Everything always looks better in the morning.
I woke up to a damp tent in my little stealth camp near the church in Mammoth. I packed it up wet and went to the Looney Bean for a muffin and tea. Then I went to the bus stop to wait for the bus to Tuolumne Meadows. The ride up to TM was smooth and easy. When I got there I did not know what to do with myself. I decided I would go to the campground and set up my stuff and somehow try to wait out the day. The campground was closed. It was way to early in the season, it seemed.
So I started walking up the trail, southbound. I figured I would take a look up the Lyell Canyon and maybe sleep there for the night. Along the way I came to a sign with a map of all the trails in the area. I stopped there and unfurled my tent to dry in the sun while I took a look at the map.
It looked like I could make a loop of about 20 miles or so if I went up to a place called Vogelsang and followed Rafferty Creek. This seemed like a good way to get a sense of the snow conditions around here. AFter my stuff was dry, I set off. I felt good, happy to be making some forward movement and hiking again.
I passed a couple laboring under their loads. I met up with a man hiking with the biggest backpack I've ever seen. He even had a blue and white speckled soup pot big enough to make soup for 8 people. He was hiking with his young daughter who wore the coolest hiking outfit ever: pink flowered skirt, pink stripped leggings, pink and orange top and carrying a leopard print stuffed animal purse. I complimented her on her outfit.
Onward I went. I promised myself I would turn around as soon as the trail became difficult to follow. Having no map or compass I didn't want to do anything stupid.
I reached a junction and took the trail to Vogelsang. The trail had become snowy already and I had been following tracks, but on the trail to Vogelsang there were no more prints to follow. Soon the trail became completely snowbound and I could not follow. I could not see the trail on the other side of the snow and the snow was a steep angle I could not walk. I turned back to the junction.
The junction pointed 21.5 miles to Yosemite Valley. I thought maybe I would go ahead and go that way. It would be lower. I followed footprints in the snow as the trail descended quickly. I passed Both Lake, wich was pretty, and a number of smaller ponds, one of which and a duck swimming in it. Oddly, the snow only got worse the lower I went.
I was following recent footprints but as soon as I came to a spot where the footprints seemed like they were having trouble finding the trail, I grew worried and decided to turn back. On the way back, I saw the couple I had seen earlier and they were going to continue. At this point, it had started to precipitate some kind of strange, snow-like objects. Small round pellets but it was not hail. I wore my umbrella and had my rain chaps on and my Subway sandwich bags on my arms.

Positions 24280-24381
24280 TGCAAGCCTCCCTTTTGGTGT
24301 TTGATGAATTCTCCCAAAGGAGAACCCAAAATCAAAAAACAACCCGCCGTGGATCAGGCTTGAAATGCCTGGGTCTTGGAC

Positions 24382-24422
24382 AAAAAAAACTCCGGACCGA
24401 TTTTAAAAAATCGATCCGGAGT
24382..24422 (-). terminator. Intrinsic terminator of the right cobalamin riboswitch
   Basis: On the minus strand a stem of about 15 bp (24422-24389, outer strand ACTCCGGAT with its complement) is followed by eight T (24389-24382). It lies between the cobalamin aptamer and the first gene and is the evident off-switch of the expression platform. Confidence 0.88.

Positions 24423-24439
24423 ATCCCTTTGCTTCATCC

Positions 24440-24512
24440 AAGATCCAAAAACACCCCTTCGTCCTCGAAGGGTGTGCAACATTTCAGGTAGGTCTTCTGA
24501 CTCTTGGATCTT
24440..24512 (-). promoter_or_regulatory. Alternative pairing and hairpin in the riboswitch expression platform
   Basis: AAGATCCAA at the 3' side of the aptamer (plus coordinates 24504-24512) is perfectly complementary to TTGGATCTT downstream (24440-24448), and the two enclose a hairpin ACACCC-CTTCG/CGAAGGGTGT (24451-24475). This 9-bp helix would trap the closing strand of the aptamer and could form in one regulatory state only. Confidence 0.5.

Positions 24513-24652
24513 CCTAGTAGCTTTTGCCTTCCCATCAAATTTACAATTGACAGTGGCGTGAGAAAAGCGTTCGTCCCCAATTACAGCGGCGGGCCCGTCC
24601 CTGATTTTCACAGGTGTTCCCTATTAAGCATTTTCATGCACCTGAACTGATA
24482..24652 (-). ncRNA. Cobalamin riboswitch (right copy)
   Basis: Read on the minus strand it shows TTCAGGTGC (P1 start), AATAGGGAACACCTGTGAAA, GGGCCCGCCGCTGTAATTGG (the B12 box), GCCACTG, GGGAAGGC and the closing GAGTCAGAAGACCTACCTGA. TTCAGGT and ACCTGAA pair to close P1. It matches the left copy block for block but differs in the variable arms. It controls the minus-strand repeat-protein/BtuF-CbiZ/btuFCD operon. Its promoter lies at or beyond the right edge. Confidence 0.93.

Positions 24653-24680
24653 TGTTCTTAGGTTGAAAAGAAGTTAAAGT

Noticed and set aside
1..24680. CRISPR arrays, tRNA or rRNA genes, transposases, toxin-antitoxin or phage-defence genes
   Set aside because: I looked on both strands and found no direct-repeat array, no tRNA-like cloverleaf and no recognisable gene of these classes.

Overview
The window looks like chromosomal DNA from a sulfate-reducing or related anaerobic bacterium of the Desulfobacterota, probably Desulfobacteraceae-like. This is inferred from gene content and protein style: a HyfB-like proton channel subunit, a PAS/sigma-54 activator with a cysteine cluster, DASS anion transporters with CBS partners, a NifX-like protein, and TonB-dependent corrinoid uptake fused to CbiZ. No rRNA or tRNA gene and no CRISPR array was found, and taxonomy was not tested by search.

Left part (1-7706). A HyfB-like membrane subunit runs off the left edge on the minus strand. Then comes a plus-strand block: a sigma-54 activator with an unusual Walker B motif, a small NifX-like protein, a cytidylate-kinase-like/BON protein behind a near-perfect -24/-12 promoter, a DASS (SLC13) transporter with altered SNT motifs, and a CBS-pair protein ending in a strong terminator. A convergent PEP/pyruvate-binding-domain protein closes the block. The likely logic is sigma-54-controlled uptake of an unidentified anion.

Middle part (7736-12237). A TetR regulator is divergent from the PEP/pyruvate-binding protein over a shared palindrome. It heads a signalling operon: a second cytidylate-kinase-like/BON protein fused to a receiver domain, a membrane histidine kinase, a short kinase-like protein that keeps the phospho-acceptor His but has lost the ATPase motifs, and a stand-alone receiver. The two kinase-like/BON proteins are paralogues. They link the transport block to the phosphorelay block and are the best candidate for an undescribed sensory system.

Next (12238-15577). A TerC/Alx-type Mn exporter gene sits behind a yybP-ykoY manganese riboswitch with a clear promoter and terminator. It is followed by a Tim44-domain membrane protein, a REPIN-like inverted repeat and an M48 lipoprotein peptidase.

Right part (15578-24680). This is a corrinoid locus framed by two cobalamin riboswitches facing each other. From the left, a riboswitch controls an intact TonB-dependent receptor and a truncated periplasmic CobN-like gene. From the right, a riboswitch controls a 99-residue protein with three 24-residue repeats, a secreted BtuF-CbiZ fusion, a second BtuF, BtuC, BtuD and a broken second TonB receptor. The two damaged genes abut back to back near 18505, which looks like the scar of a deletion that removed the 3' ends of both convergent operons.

I felt defeated as I worked my way back to Tuolumne Meadows. It seemed I was about a month too early to be here. I could not think of anything I could do to salvage my hike. I walked back to TM certain it was time to end my quest and go home and try to move on from the PCT.
On the way down I met up with a man with another huge pack. Once you get off the PCT the backpacks people carry are completely absurd. Mine may be small, but I have everything I need to be warm, safe and dry (and in fact, as I write this on the 21st of June after enduring hardships like you would not believe, I have never not been warm, safe and dry). I am much safer with a very light load as I am not unstable on my feet and I'm not laboring. Anyway, I spoke to the man for a while and he told me that a high pressure system was headed our way by the end of the week, possibly Thursday. Perhaps there was hope for my trip after all. All I had to do now was figure out what to do with myself for the next four days.
I made a stealth camp that was hopfully outside the 4.5 mile line where you aren't allowed to camp. You're not supposed to camp within 4.5 miles of the highway. It was still pretty early, maybe 5:30, but I had a pretty spot. I even had my own private waterfall. I hped the bears would leave me alone.
I took off my set shoes and socks and my wet legs of my pants. I hoped I would be warm enough sleeping in shorts and leg warmers. I made a hot meal and prepared to sleep.